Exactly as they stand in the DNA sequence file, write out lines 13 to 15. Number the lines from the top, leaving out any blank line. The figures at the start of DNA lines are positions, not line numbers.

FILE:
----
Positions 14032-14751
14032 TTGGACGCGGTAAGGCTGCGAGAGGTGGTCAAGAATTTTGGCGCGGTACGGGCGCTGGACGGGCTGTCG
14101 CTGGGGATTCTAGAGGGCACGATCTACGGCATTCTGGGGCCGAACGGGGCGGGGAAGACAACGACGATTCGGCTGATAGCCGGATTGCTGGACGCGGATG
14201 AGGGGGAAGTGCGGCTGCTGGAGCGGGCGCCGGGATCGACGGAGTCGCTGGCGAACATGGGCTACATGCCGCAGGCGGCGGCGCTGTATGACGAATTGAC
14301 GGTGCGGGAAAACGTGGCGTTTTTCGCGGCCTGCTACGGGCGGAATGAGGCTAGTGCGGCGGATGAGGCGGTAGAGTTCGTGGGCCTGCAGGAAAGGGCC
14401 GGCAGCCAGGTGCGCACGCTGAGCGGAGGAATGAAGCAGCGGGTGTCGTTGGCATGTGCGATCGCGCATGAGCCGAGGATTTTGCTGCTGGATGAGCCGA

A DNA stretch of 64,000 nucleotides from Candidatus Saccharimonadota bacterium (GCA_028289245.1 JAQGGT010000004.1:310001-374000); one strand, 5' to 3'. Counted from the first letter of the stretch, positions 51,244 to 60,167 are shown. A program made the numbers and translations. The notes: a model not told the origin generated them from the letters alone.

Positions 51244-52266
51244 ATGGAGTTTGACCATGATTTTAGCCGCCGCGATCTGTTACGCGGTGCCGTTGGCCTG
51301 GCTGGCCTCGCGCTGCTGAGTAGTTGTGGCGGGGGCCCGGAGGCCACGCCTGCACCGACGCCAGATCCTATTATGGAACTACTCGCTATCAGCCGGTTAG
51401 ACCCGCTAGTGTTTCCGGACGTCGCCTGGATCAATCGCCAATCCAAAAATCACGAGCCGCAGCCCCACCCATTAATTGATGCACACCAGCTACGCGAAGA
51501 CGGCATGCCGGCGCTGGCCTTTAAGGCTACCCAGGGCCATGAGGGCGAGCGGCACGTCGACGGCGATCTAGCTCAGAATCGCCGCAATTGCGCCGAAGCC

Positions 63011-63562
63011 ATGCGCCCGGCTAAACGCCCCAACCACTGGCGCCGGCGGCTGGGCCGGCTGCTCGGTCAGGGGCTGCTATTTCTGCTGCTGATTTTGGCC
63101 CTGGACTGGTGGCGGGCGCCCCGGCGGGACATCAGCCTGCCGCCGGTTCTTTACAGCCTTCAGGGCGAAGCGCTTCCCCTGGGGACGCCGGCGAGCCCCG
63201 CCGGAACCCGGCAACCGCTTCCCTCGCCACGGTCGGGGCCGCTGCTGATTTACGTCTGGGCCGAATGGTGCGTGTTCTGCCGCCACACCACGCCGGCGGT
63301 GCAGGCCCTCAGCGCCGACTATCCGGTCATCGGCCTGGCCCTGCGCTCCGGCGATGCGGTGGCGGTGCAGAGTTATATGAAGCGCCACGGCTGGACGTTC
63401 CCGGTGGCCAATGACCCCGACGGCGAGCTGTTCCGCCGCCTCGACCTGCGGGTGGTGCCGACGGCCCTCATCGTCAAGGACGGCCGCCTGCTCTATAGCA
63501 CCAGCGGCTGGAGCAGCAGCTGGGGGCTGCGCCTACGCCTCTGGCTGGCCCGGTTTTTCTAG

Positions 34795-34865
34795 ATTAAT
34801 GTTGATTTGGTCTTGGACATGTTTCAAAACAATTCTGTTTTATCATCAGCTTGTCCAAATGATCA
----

Positions 63011-63562
63011 ATGCGCCCGGCTAAACGCCCCAACCACTGGCGCCGGCGGCTGGGCCGGCTGCTCGGTCAGGGGCTGCTATTTCTGCTGCTGATTTTGGCC
63101 CTGGACTGGTGGCGGGCGCCCCGGCGGGACATCAGCCTGCCGCCGGTTCTTTACAGCCTTCAGGGCGAAGCGCTTCCCCTGGGGACGCCGGCGAGCCCCG